Australian researchers claim mothers should have the right to end the life of their newborn babies in a concept called after-birth abortion.
The team from Monash and Melbourne University argue that new mums should be allowed to abort both healthy and disabled babies once outside the womb in a quick and painless act.
The controversial article, ‘After-birth abortion: why should the baby live? ‘ published in the Journal of Medical Ethics states that after-birth abortion should be allowed in cases where a baby is born with a disability that was not previously known or where a mother is unwilling to care for the infant.
“A serious philosophical problem arises when the same conditions that would have justified abortion become known after birth. In such cases, we need to assess facts in order to decide whether the same arguments that apply to killing a human fetus can also be consistently applied to killing a newborn human,” The Daily Telegraph reports the publication argued.
“Such circumstances include cases where the newborn has the potential to have an (at least) acceptable life, but the well-being of the family is at risk.”
In addition, authors claim the term after-birth abortion is used instead of euthanasia as the decision to end life is made by the mother and not the person themselves in the case of euthanasia.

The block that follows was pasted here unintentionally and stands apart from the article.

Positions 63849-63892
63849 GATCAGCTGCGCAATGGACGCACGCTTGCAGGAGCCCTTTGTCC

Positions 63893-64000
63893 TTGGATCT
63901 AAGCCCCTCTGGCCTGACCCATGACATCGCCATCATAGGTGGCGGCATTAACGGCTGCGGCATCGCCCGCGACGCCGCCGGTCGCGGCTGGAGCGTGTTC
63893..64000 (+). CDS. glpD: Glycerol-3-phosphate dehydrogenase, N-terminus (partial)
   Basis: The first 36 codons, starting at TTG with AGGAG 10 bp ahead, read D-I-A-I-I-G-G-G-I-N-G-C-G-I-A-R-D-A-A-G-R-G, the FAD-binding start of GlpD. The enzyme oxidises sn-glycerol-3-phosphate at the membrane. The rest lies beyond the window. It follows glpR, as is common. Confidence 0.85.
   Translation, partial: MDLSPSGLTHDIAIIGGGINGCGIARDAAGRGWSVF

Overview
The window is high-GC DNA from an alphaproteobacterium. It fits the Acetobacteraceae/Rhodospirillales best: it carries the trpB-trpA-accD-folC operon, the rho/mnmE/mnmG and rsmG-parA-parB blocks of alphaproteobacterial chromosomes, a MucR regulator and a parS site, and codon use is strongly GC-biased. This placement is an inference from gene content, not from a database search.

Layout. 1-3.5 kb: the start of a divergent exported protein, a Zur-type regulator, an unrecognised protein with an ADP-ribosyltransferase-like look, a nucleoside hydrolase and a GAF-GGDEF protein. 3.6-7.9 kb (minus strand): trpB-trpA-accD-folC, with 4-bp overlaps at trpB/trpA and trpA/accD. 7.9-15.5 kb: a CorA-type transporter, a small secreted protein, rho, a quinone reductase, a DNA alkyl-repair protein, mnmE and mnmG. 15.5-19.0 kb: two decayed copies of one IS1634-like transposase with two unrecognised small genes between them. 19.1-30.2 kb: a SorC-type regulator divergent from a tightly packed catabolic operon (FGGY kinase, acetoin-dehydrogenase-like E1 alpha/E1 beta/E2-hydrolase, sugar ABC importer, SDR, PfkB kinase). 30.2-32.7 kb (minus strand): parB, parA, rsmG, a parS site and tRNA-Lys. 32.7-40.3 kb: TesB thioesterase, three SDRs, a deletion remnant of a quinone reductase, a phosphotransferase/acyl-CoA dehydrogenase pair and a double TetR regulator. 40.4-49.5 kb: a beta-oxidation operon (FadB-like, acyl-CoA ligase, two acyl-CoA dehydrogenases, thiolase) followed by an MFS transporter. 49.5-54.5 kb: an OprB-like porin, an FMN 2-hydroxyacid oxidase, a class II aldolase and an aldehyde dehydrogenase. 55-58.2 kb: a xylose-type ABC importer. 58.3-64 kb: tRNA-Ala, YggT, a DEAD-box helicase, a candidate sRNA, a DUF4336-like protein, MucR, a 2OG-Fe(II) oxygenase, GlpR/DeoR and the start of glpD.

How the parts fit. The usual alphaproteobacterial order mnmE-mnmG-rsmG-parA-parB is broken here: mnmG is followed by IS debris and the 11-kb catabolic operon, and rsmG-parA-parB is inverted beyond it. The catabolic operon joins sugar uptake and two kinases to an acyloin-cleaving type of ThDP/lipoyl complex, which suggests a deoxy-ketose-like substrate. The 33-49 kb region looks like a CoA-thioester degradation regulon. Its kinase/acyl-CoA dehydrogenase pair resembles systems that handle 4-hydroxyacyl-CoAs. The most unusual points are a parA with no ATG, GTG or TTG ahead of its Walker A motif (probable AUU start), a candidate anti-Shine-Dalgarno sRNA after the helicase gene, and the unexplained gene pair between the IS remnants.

The article has received a flurry of criticism with the authors themselves receiving death threats and abusive emails labelling them as “pure evil”.
While some took aim at the journal for publishing the article others were more violent, saying the authors were devils and needed to be executed.
In defence of the article and its authors, the journal’s editor Julian Savulescu published a public response to the outrage, arguing the views expressed were not vile like the comments received.
“The arguments presented, in fact, are largely not new and have been presented repeatedly in the academic literature and public fora by the most eminent philosophers and bioethicists in the world,” Savulescu wrote.
“The authors provocatively argue that there is no moral difference between a fetus and a newborn. Their capacities are relevantly similar. If abortion is permissible, infanticide should be permissible.”
He added: “What is disturbing is not the arguments in this paper nor its publication in an ethics journal. It is the hostile, abusive, threatening responses that it has elicited. More than ever, proper academic discussion and freedom are under threat from fanatics opposed to the very values of a liberal society.”